Employee: Edward Klimek
Employer: Wilbraham Toyota Volkswagen
Insurer: Hanover Insurance Company
Board No.: 05010695

(Judges Maze-Rothstein, McCarthy and Carroll)

Terrence A. Low, Esq., for the employee
Bernard W. Schranze, Esq., for the insurer

MAZE-ROTHSTEIN, J. The employee appeals a decision denying entitlement to a wage adjustment under the provisions of G. L. c. 152, § 51. 1 On appeal, he contends that it was error, under that section, to deny him the requisite wage increase due to his post-injury failure to obtain specific advanced training certifications. He also argues that his wages were expected to increase, regardless of advancement training, warranting an award pursuant to § 51. Because his arguments have merit, we reverse the decision and recommit the case for further findings. See G. L. c. 152, § 11C.

Edward Klimek, the employee, was thirty-four years old at the time of the hearing. He had worked as an auto mechanic for nine years until his industrial injury on December 6, 1995. On that date, he suffered a crush injury to three fingers on his dominant right hand, resulting in residual numbness and loss of grip strength. He went out of work at that time and was paid benefits. 2 After a few months he returned to work as a Service Advisor, and in February of 1997 he resumed his duties as an auto mechanic. Shortly thereafter, he stopped work again because his symptoms worsened. Mr. Klimek then made a shift in his employment and became a driver, first for UPS and later for Federal Express. Each job paid more than his job as a mechanic. (Dec. 2.)

The employee filed claims for both § 35 partial incapacity compensation and a § 51 wage adjustment, both of which were denied by the judge at a § 10A conference. Aggrieved, he appealed to a full evidentiary hearing on the § 51 claim only, 3 which was denied. (Dec. 2, 4.)

On appeal the employee alleges that, per § 51, the record evidence is sufficient to allow for a finding that his wages, in the open labor market, would have been expected to increase naturally but for the industrial injury. He also submits that his post-injury conduct in not obtaining the remaining four out of the required eight National Institute for Automotive Service Excellence (ASE) Certifications is not material to any necessary element of proof for wage adjustment under § 51, since his wages were expected to increase regardless. (Employee br. 6-11.) We agree.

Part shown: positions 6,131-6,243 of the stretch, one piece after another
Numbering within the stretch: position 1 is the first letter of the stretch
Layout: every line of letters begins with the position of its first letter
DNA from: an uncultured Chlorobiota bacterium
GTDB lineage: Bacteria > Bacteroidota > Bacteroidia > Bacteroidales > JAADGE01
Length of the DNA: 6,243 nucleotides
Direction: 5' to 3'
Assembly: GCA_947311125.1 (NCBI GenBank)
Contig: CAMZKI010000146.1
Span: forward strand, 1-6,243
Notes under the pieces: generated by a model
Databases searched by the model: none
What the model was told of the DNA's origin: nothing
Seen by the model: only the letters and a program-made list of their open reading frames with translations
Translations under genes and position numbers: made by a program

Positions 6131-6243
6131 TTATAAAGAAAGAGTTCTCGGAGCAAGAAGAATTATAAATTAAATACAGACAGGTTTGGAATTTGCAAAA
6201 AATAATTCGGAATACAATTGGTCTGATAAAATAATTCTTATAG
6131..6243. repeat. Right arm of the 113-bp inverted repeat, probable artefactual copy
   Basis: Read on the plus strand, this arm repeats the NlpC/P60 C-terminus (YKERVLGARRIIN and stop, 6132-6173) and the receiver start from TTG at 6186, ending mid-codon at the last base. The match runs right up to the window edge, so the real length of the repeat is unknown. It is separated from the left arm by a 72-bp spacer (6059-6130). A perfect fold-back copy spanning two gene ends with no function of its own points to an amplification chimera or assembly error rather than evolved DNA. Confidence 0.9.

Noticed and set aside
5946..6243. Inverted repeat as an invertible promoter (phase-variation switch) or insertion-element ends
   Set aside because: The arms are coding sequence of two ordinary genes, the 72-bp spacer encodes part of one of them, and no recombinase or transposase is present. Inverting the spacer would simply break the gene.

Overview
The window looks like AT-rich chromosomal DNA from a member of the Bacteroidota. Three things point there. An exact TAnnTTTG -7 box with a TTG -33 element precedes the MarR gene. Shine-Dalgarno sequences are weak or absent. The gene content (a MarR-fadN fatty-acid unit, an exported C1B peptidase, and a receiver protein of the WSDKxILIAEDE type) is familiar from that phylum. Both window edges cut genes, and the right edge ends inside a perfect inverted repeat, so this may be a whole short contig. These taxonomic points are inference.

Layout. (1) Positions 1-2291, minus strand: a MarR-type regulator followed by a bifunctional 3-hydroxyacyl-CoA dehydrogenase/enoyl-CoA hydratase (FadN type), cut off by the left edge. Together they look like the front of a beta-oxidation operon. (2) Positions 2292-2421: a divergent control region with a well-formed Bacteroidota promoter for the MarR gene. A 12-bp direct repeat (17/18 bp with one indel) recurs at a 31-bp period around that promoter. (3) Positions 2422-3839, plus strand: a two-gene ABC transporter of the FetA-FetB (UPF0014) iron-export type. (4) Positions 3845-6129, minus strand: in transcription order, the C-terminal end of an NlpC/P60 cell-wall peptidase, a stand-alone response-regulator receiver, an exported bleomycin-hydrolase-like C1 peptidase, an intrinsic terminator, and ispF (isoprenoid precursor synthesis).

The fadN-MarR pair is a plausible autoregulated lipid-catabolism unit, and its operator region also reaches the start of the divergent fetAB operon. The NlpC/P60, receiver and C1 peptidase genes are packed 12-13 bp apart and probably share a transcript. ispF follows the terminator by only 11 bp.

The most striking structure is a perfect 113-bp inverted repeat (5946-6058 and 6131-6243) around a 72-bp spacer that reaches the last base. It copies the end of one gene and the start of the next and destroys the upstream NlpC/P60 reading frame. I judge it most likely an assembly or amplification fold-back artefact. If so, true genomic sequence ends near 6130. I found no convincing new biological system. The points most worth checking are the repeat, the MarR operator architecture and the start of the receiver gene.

In Sliski's Case, 424 Mass. 126 (1997), the Supreme Judicial Court clarified the purpose of § 51 benefits while distinguishing them from cost of living increases (COLA) provided by § 34B:

While COLA benefits are aimed at protecting an individual's economic position by acting as a buffer against the erosion of inflation, § 51 benefits attempt to compensate young workers for the economic opportunities they would have had if their careers had not been interrupted so early. In some cases, an employee's abilities and prospects at the time of injury may be such that the employee could not reasonably look forward to wage increases related to skill acquisition, so that any wage increases would be purely inflationary. In other cases, however, economic projections under § 51 will reflect expectations regarding skill development and job progression.

Id. at 135. Hence, to ensure entitlement to § 51 benefits, the employee must "reasonably look forward to wage increases related to skill acquisition." Id. In the present case, the judge denied the employee's claim under § 51: